Bandrek is a warm, spiced drink perfect for a chilly night in the highlands of an island. The Sundanese people of Java, Indonesia, make this hot beverage with cinnamon, ginger, palm sugar, cloves and lemon grass. There are many variations with ingredients like star anise, coriander seeds, chili peppers and coconut. A simmering pot of bandrek will warm you up and fill your house with an amazing aroma!
A Story From Indonesia: The Young Shopkeeper
One day in a mountain village on the island Papua, Indonesia, a boy named Petro made a bold decision. Petro, a Compassion beneficiary, had received some money, but instead of buying clothes or shoes, Petro bought fried sweet potatoes and started selling them to his friends.
Every morning Petro sold fried sweet potatoes to the children and adults in his village. That was the beginning of Petro’s business. He carefully saved his profits and soon had enough money to build a small grocery stall. Petro proposed the idea to his father, Kiwo, who was extremely supportive and proud of his creative son.
Soon after, Petro purchased wood beams, plywood, boards and a roof to build a stall. With Kiwo’s help, Petro constructed his very own shop.
A year after he began selling his first sweet potatoes, Petro’s stall was ready and packed with groceries: soft drinks, canned milk, sugar, cooking oil, canned fish, biscuit, candies, coffee, tea, instant noodles, peanuts, soap, detergent, shampoo and insect repellent.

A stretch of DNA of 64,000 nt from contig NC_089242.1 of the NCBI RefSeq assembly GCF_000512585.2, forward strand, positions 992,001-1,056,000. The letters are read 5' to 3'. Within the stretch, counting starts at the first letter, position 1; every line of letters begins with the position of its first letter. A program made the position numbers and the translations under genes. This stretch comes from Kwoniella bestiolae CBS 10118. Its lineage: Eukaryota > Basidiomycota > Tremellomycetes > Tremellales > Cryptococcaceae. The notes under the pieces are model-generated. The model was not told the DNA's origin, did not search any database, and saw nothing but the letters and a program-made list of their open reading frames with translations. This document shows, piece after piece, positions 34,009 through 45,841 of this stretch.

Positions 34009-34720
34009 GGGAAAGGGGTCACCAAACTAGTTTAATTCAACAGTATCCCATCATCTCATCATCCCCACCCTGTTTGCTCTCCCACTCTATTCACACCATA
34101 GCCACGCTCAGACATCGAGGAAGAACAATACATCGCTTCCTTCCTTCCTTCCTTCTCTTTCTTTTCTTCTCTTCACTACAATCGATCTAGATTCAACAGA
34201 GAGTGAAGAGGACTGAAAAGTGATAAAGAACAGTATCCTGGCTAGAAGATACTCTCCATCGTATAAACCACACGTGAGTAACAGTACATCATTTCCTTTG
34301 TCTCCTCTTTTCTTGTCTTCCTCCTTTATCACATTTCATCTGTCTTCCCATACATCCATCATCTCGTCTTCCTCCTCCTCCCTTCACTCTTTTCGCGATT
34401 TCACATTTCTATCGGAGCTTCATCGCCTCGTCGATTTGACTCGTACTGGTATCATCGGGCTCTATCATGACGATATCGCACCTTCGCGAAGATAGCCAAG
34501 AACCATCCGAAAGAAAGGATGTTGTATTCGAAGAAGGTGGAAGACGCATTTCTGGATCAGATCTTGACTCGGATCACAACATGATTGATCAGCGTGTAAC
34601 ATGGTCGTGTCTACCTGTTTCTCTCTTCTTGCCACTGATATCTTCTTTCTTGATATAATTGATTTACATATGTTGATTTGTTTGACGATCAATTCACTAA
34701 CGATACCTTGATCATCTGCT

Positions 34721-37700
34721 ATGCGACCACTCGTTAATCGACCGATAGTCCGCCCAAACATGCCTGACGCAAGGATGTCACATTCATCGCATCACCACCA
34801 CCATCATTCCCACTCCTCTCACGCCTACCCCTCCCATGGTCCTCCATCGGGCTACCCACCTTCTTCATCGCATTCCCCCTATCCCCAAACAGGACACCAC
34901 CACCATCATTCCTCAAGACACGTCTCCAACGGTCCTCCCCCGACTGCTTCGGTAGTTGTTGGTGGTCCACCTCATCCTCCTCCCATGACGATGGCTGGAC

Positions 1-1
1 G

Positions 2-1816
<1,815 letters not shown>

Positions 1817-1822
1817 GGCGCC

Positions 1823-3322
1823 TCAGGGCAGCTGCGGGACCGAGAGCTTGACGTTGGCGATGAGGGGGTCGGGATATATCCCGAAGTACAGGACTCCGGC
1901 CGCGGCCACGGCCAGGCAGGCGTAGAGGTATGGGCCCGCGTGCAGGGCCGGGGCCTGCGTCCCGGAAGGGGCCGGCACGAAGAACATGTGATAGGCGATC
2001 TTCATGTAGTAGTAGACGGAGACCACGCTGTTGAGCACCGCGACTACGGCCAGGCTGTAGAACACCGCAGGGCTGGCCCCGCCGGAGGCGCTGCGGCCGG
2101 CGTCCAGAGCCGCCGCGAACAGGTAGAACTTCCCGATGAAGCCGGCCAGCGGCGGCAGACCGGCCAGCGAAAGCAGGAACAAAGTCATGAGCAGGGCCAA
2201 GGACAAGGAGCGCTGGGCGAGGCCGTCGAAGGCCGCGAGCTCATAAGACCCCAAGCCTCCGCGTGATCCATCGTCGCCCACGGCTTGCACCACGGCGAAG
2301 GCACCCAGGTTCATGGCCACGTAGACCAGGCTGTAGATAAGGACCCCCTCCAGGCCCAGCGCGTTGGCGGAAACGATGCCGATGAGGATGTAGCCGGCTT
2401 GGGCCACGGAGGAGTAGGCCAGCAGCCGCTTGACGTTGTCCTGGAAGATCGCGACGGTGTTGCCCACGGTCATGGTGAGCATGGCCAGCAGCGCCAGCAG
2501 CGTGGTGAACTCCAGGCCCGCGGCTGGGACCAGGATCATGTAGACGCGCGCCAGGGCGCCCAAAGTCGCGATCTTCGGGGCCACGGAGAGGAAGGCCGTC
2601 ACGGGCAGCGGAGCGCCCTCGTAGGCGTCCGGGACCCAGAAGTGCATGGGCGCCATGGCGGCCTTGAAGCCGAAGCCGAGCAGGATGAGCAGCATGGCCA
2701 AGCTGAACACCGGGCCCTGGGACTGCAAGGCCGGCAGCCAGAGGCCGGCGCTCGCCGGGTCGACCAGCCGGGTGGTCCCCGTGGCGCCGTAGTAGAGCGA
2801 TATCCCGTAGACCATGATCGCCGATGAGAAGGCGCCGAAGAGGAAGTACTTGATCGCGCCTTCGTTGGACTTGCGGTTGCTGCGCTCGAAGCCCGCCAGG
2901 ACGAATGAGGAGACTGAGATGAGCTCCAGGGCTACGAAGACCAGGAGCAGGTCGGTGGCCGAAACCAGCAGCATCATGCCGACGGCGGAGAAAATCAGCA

Even when $300 was stolen from his shop during the night, Petro did not give up on his business. He managed to revive the shop and sell items that the thieves had not taken. Petro continues to imagine ways to grow his business and hopes to save enough to pay his own way through university.
BONUS: Fun Fact About Indonesia
The largest flower in the world is found in Indonesia. The corpse flower, or monster flower (Rafflesia arnoldii), weighs up to 24 pounds (11 kilograms) and measures 1 yard (1 meter) in diameter.
Photos of What Daily Life Is Like in Indonesia
Do you want to keep learning about the beautiful country of Indonesia?
Each week on the blog, we’re posting an article of facts about a different country where sponsored children live. Keep an eye out for the countries that interest you the most!